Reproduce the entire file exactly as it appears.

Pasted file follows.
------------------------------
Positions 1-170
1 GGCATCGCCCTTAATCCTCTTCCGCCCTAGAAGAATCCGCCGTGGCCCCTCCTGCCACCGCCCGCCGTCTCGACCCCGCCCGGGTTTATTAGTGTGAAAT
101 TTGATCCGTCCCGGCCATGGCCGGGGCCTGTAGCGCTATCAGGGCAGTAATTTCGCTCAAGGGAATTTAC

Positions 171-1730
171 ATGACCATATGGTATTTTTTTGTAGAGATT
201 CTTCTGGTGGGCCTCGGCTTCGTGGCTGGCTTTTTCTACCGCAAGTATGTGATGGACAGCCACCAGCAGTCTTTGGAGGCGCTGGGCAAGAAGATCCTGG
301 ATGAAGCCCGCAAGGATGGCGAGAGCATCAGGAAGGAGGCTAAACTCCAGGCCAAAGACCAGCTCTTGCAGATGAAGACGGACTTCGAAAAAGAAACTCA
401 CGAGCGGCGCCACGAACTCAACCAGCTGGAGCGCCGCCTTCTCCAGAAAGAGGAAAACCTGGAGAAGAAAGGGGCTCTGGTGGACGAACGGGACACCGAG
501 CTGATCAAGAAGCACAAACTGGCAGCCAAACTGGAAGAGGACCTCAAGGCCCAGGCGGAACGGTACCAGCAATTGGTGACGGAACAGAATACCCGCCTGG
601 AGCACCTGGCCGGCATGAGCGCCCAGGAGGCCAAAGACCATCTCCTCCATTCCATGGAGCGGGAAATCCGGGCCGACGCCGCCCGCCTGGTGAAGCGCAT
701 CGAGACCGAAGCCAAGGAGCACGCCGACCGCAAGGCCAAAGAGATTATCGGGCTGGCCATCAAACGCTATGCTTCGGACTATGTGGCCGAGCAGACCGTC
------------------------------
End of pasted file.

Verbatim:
Positions 1-170
1 GGCATCGCCCTTAATCCTCTTCCGCCCTAGAAGAATCCGCCGTGGCCCCTCCTGCCACCGCCCGCCGTCTCGACCCCGCCCGGGTTTATTAGTGTGAAAT
101 TTGATCCGTCCCGGCCATGGCCGGGGCCTGTAGCGCTATCAGGGCAGTAATTTCGCTCAAGGGAATTTAC

Positions 171-1730
171 ATGACCATATGGTATTTTTTTGTAGAGATT
201 CTTCTGGTGGGCCTCGGCTTCGTGGCTGGCTTTTTCTACCGCAAGTATGTGATGGACAGCCACCAGCAGTCTTTGGAGGCGCTGGGCAAGAAGATCCTGG
301 ATGAAGCCCGCAAGGATGGCGAGAGCATCAGGAAGGAGGCTAAACTCCAGGCCAAAGACCAGCTCTTGCAGATGAAGACGGACTTCGAAAAAGAAACTCA
401 CGAGCGGCGCCACGAACTCAACCAGCTGGAGCGCCGCCTTCTCCAGAAAGAGGAAAACCTGGAGAAGAAAGGGGCTCTGGTGGACGAACGGGACACCGAG
501 CTGATCAAGAAGCACAAACTGGCAGCCAAACTGGAAGAGGACCTCAAGGCCCAGGCGGAACGGTACCAGCAATTGGTGACGGAACAGAATACCCGCCTGG
601 AGCACCTGGCCGGCATGAGCGCCCAGGAGGCCAAAGACCATCTCCTCCATTCCATGGAGCGGGAAATCCGGGCCGACGCCGCCCGCCTGGTGAAGCGCAT
701 CGAGACCGAAGCCAAGGAGCACGCCGACCGCAAGGCCAAAGAGATTATCGGGCTGGCCATCAAACGCTATGCTTCGGACTATGTGGCCGAGCAGACCGTC